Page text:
Is the modern data centre mission impossible?

The world of computing is under unprecedented pressure as proliferating data footprints continue to put a new level of strain on data centre resources

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‘At the top of the priority list is the ability for the infrastructure to adapt as the organisation grows and changes’

 

The way businesses use data is changing, mainly due to the introduction and increased adoption of cloud computing, virtualisation, big data, The Internet of Things, and social media.

This exponential growth is partly caused by massive technological advancements, with more online and mobile transactions, higher resolution images and videos, and new regulations requiring digital information to be stored for longer periods of time.

The resulting data is the most valuable asset for most organisations, which want to capture and analyse it to turn it into usable, insightful information that can successfully help grow the business. 

This reliance on data is why most organisations are highly dependant on their IT infrastructures. According to a recent IDC study, reliability and performance are top contributors to the optimisation of a storage infrastructure. However, with budget constraints, increased complexity and the limitations of current storage architectures, companies are increasingly forced to choose between scalability, availability, performance and cost.

>See also: Redefining the data centre: from budget line item to revenue driver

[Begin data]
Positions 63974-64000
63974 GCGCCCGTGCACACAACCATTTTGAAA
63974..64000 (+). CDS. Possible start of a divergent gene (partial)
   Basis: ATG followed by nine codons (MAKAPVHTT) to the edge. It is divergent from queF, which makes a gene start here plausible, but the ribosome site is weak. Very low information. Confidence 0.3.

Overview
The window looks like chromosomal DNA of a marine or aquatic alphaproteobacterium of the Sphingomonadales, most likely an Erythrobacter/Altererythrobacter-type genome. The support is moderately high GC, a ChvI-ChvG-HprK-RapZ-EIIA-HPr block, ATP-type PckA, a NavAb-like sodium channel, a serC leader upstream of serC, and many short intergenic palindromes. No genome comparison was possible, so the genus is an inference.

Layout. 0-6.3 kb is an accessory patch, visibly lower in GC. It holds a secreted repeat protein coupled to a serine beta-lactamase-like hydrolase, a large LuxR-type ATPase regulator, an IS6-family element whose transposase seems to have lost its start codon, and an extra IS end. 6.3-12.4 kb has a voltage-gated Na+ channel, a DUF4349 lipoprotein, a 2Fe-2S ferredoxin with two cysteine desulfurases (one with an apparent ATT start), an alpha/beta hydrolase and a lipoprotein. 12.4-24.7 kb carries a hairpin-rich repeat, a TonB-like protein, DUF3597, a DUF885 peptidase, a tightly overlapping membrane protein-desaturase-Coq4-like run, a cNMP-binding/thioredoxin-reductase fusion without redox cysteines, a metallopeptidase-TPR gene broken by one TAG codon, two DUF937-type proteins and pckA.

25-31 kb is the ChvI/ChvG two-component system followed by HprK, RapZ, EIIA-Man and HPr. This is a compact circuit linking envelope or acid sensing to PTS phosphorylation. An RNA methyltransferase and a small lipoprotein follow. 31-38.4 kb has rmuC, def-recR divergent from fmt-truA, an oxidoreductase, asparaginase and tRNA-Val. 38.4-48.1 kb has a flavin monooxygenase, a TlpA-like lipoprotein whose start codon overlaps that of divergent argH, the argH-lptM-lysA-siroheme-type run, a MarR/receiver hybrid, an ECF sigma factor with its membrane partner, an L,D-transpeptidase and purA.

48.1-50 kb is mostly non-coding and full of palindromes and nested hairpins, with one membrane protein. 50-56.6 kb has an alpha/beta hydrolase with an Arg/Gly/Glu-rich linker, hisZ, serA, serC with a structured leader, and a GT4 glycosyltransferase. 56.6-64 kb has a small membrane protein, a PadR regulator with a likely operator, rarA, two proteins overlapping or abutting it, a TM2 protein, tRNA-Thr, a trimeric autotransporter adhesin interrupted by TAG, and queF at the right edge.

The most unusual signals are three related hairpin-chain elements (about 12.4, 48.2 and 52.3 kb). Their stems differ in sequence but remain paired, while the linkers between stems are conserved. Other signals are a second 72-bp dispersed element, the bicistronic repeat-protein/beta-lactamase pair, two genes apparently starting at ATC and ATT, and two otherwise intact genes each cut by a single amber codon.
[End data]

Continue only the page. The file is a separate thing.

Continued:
Even with all of the technological and industry advancements, there was no single storage solution able to meet all of these requirements and remain business competitive. This is because, to achieve storage nirvana variables such as availability, reliability, performance, manageability and application ecosystem integration must be tuned almost to perfection.

According to the IDC survey, storage outages are still a common occurrence, especially in larger companies. More than a third of the respondents reported their organisations had experienced at least one event of storage service unavailability over the previous 18 months.

This downtime often has a long recovery time, with high volumes of lost data, revenue and trading, resulting in costs that can run into millions of dollars per hour.

It is therefore not surprising to hear that IDC also revealed that IT infrastructure reliability was reported as a key requirement for decision makers when it comes to managing large data sets.

Relying on performance

Most companies are highly reliant on the performance of their data centres to maintain productivity and delivery of critical revenue-generating services. When designing an IT infrastructure, it is vital to outline the capabilities it will need to effectively serve the business.

Throughput should be consistent, with low latency thresholds, and data should be highly available, whether demanded by a user on premises or on the move.

The storage infrastructure, for example, must be able to deal with spikes in traffic with little to no impact on performance – this is where many solutions today can still struggle.

The necessary performance can be realised by choosing the right technology for the specific needs of the business. This may not be one system, such as just disk or flash based arrays, but it may be a hybrid, for example. It might be a case of retaining some storage on premise and outsourcing some to the cloud. Flexibility is the name of the game.

Traditionally, the ability of a storage system to meet the needs of a company has been directly linked to its cost: the more boxes it ticked, the higher the price tag.

In recent years, power, cooling and data centre footprint have surfaced as additional costs that most solutions on the market today are yet to address.

It is therefore clear why the need for curbing capex and opex is also critical when it comes storage purchasing decisions – almost half (47%) of the participants in IDC's survey mentioned TCO as the most important factor.